The second issue is the tavern in Trollskull Alley. If you look at the sidebar box on page 41, you’ll see that the party is supposed to cough up 1,250 gp in order to get the tavern back into operation. At level 2, that is a lot of coin to come up with all at once. My solution was to break the job down into smaller jobs that cost less individually: fixing the roof, repainting, having furniture made, and that sort of thing. If you want to come up with some sort of list, just watch any episode of any house-renovation or house-flipping show from Home and Garden TV, and then take a look at the list of Waterdavian guilds on page 13. It’s not too hard to come up with a list of jobs and who needs to do them that will add up to the total renovation cost, and the best thing is that the party will be able to come up with the money to pay the individual workers a little at a time. If you go with my idea about doing favors for the neighbors, remember that those neighbors are also guild members, and might be willing to provide discounts or free work as a show of gratitude.

I mentioned in the previous article that I gave the party the treasure from the Chapter One warehouse treasure room during Chapter Two. Basically, I had Lif the Poltergeist lead one of the characters to hidden treasure in the Trollskull Alley tavern. It was a nice way to reward the group, and especially the player who went to the extra trouble to be kind to Lif. It also allowed me to put some cash into their pockets without it seeming too arbitrary.

An Extremely Important Final Note

No matter what you decide to do for your Chapter Two, there is one suggestion that I feel I can’t possibly overstate: you need to tell your players that Chapter Two will be over whenever they say it’s over.

I had a lot of interesting tasks for their various neighbors planned, and I had a pretty detailed itemized bill for the tavern renovation, so whenever all of those tasks were accomplished and the tavern renovation was all completed and paid for, Chapter Two would be over and we would move on into Chapter Three, when the mystery detective story would continue.

But, before we even started my homebrewed Chapter Two, I told the players, in as many words, that we would be done with Chapter Two whenever they said so. I would wave my hand, and the tavern would be up and running with all bills paid, and they would level up to level 3, and we would get on with the plot. I warned them that they might miss out on some possible benefits of friendship with their Trollskull Alley neighbors if they didn’t help them with their mini-missions, but other than that, Chapter Two would be over whenever they got bored with it, free of any penalty.

I strongly recommend that you take the same position. Whether you go with Chapter Two as written, or instead modify it a little or a lot, there is not really a fixed endpoint. You just do faction missions or neighborhood missions or whatever you’re going to do, but there’s no point in the chapter where the Dragon Heist book tells you, “okay, now go to Chapter Three where plot things start happening again.” Let your players decide when they’ve settled in enough and are ready to get back into the story: don’t risk letting them get bored and antsy just because they haven’t gotten all of the tavern bills paid and finished all of the little side missions. Players getting bored is (almost?) never worth it, and it’s definitely not worth it in this case.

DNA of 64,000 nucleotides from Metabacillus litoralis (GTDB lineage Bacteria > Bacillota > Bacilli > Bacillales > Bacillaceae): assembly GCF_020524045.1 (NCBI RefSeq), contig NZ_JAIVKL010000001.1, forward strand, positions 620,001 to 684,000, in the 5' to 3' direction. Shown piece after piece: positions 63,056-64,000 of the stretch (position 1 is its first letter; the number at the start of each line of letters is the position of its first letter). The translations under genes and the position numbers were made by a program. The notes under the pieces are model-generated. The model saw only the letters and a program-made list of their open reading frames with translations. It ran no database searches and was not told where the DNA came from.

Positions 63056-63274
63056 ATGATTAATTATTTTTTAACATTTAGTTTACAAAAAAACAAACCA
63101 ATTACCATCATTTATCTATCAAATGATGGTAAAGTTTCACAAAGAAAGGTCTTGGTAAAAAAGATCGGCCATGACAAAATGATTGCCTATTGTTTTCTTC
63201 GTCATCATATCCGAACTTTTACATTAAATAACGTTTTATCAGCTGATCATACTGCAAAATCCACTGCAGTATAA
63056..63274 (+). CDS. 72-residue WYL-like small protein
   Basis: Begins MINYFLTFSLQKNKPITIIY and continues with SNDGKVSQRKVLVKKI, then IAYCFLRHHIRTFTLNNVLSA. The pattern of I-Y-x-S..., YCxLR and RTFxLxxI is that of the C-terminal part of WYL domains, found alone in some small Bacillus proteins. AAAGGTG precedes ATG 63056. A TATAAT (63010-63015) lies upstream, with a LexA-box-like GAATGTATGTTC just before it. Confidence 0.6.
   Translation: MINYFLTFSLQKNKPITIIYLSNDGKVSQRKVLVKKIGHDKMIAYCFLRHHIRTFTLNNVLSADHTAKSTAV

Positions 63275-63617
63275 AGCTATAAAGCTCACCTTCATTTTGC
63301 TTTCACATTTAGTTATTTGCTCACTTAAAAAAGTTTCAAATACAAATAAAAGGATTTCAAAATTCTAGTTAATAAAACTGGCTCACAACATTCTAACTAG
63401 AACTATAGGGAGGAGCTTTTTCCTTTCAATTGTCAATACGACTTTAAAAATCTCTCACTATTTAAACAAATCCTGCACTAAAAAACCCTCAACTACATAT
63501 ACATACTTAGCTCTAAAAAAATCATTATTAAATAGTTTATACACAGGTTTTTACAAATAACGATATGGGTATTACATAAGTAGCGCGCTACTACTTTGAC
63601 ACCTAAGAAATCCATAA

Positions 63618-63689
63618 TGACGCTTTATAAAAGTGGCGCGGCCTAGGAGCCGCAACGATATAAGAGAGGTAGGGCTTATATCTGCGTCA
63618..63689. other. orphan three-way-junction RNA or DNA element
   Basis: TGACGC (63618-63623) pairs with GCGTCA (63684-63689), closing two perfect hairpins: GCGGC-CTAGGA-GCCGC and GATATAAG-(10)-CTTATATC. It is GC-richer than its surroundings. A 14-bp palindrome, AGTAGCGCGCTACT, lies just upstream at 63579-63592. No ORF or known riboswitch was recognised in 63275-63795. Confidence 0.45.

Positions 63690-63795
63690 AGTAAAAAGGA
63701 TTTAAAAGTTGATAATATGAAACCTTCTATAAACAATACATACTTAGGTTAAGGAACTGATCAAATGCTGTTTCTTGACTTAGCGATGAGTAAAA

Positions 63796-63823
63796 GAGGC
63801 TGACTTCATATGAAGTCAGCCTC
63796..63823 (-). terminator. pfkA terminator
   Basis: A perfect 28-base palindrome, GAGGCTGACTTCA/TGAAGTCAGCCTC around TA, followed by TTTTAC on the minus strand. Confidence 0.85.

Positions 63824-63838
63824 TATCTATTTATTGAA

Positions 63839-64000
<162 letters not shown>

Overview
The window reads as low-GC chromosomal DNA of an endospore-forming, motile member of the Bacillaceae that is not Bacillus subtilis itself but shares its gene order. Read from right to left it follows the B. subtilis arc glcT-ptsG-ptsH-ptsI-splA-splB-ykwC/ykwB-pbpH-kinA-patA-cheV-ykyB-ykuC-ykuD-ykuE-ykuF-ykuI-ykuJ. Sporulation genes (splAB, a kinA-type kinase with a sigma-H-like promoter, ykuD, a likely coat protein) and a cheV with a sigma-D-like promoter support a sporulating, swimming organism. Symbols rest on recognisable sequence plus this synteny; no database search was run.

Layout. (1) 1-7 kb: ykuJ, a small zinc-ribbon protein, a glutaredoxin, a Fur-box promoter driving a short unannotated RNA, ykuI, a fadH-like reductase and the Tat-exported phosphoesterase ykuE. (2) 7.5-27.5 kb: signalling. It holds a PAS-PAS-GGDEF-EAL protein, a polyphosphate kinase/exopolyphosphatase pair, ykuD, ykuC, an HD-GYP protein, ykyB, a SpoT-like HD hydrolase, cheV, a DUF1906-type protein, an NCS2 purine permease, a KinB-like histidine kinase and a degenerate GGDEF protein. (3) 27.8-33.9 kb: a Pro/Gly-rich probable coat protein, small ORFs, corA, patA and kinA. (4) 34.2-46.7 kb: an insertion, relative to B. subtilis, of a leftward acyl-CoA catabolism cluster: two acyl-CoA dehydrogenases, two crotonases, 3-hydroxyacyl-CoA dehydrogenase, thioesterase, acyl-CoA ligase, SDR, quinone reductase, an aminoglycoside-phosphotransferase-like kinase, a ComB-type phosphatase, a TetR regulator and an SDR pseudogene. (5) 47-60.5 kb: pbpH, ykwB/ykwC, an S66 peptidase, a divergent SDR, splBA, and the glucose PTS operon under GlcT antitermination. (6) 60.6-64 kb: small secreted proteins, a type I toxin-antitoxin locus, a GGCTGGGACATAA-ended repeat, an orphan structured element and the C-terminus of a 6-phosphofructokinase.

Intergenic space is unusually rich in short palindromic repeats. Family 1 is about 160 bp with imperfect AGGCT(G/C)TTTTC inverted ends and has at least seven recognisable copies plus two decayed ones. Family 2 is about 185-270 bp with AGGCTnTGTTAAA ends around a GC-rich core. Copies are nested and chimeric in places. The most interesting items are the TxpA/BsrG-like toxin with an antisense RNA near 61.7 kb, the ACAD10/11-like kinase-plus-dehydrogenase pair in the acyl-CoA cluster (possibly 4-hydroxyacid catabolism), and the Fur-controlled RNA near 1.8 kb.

In Conclusion

So, to sum it all up, Chapter Two has a lot of room for customization (if not outright improvement). Figure out how you want the very end of the Dragon Heist story to play out, and use that decision as a guide to how much you want faction missions to be part of the game. Remember that there might not be a lot of perceived time to do additional faction missions when the chase is on and the trail is hot, and I assure you that events will accelerate starting at the beginning of Chapter Three when you drop that fireball into the party’s lap on a quiet morning.

If you decide you don’t need the characters to curry favor with any factions, consider making them the benefactors of their Trollskull Alley neighbors rather than more distant faction leaders. The neighbors are quite detailed and colorful enough to support some interesting interactions, and getting to be friends with them might make the whole “settling into city life” seem more genuine than running errands for the high and mighty.

And, finally, make sure that Chapter Two ends when the players decide that they have had enough of it, and not a moment later than that. It’s basically an interlude between the action of Chapter One and the “real story” that begins in Chapter Three: don’t let it drag on to the point of boredom for your players.

With that, I’ll conclude my remarks and advice on Chapter Two of Dragon Heist. This chapter has the possibility of being a lot of fun, or maybe just being a big speedbump in the adventure. However you decide to run it, this is the chapter that needs to be all about what your players want. If you can get them through Chapter Two feeling entertained and fulfilled, it’ll all have been worth it. Next time, we’ll get to Chapter Three, where events really start to move, and move fast.